The Republic of the Sudan has a land mass of 1.86 million km² and shares borders with the Central African Republic to the southwest, Chad to the west, Egypt to the north, Eritrea to the northeast, Ethiopia to the southeast, Libya to the northwest, South Sudan to the south and the Red Sea. It has a population of 46 million and a GDP of US$34.3bn largely comprising agriculture and mining.
The Republic of the Sudan was the largest country in Africa until a 2011 referendum resulted in the oil-rich southern region separating into the independent country of South Sudan. Since then, the remaining northern region, now the third largest country in Africa, has struggled to stabilise its economy and replace the lost foreign exchange revenue stream.
In October 2021, a military takeover took place, key government structures were dissolved and terms of the 2019 constitutional charter were suspended. In early January 2022, the Prime Minister stepped down after his efforts to reach a political settlement between domestic stakeholders failed. In December 2022, a political framework agreement was signed, between the military and a number of political parties, in an attempt to relaunch the country’s transition to civilian government and hold elections in two years.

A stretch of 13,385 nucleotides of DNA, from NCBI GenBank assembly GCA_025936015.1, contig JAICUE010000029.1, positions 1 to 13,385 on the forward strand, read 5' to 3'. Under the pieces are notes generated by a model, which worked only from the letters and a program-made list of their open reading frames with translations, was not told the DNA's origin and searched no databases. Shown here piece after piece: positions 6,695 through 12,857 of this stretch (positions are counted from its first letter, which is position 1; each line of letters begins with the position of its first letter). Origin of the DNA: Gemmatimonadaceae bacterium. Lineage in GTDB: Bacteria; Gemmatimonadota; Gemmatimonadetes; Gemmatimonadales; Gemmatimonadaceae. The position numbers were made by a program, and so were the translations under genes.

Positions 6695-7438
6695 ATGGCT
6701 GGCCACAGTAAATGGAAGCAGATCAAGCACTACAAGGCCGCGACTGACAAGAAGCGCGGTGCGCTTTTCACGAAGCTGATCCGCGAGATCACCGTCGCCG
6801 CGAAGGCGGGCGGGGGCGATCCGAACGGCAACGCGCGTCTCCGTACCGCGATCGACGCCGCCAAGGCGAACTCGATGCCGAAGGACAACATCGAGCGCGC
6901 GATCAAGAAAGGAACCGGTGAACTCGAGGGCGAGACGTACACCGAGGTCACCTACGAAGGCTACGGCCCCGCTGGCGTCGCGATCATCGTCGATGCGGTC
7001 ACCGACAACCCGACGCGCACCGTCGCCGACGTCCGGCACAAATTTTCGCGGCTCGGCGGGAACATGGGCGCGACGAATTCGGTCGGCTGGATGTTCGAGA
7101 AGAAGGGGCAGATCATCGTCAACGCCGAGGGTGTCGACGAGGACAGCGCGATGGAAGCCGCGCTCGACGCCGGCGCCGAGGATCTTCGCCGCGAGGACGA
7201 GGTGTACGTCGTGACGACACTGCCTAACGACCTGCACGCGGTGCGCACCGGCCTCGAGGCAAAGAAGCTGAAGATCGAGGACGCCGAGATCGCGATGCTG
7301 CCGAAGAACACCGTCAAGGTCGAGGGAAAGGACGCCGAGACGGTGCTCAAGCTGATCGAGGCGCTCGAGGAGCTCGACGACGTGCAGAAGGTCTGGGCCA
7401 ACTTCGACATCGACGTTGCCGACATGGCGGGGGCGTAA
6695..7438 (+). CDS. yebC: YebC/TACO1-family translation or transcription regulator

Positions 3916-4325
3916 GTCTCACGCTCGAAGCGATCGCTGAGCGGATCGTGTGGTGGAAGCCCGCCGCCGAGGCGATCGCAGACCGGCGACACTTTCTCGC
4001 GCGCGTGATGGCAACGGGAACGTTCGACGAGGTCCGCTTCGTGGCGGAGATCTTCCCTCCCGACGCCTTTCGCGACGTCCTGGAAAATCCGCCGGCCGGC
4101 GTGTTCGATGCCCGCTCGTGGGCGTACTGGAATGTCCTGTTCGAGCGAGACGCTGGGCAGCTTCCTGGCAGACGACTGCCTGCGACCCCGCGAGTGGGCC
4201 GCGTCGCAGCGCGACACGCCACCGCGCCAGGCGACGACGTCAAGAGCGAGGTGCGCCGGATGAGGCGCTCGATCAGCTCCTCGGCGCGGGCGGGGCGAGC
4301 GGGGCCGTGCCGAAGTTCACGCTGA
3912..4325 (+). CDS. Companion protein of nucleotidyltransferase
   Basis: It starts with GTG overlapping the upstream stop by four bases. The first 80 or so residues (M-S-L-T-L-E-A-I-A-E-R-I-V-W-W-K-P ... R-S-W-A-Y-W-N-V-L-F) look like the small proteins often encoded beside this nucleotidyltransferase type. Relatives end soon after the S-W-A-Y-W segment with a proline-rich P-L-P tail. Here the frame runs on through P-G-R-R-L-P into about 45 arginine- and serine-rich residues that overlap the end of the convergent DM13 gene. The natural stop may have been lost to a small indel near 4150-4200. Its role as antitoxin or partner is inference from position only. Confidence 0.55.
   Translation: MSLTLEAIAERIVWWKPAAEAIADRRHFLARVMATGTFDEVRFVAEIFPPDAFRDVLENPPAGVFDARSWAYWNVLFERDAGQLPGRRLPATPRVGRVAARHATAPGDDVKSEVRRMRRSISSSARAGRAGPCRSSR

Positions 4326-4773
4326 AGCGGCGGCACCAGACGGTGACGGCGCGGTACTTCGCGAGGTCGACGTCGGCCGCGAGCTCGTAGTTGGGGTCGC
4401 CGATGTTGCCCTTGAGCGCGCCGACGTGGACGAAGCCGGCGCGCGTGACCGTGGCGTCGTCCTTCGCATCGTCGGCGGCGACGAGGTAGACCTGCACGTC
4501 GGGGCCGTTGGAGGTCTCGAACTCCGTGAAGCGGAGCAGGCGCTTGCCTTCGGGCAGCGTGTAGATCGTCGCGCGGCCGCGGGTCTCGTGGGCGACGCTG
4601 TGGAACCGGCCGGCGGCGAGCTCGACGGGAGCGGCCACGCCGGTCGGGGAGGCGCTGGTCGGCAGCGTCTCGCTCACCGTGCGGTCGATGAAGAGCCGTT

Sudan contains unexploited deposits of iron ore, copper, bauxite, cobalt, nickel, lead, uranium, rare earth elements, zinc and graphite, while chromite, gold, manganese and silver are produced. The government owns the chromite and manganese producer Ingessana Hills Mining Corporation and the gold mining company Ariab Mining Company.
Early in 2019, Canadian company Orca Gold announced the findings of a feasibility study on its Block 14 project in Sudan. A mine producing an average of 5.2t of gold per annum for 13.6 years could be constructed at a cost of US$328m. Sudan is Africa’s third-largest gold producer and fourth-largest chromite producer.
GDP grew 0.7% in 2022 after contracting 1.9% in 2021 on account of political instabilities and spillover effects of Russia’s invasion of Ukraine. GDP is projected to grow 2.0% in 2023 and 3.8% in 2024, driven by reduced political instability following the signing of the agreement. Growth is projected to be driven by agriculture and mining.
The main downside risks to growth are political instability and the Russia-Ukraine war (notably higher food and oil prices). Sudan is known for high levels of corruption and remains on the US list of state sponsors of terrorism.
Sources: Who Owns Whom sector reports, CIA Factbook, African Development Bank, World Bank, Trading Economics, African Statistical Yearbook and IMF.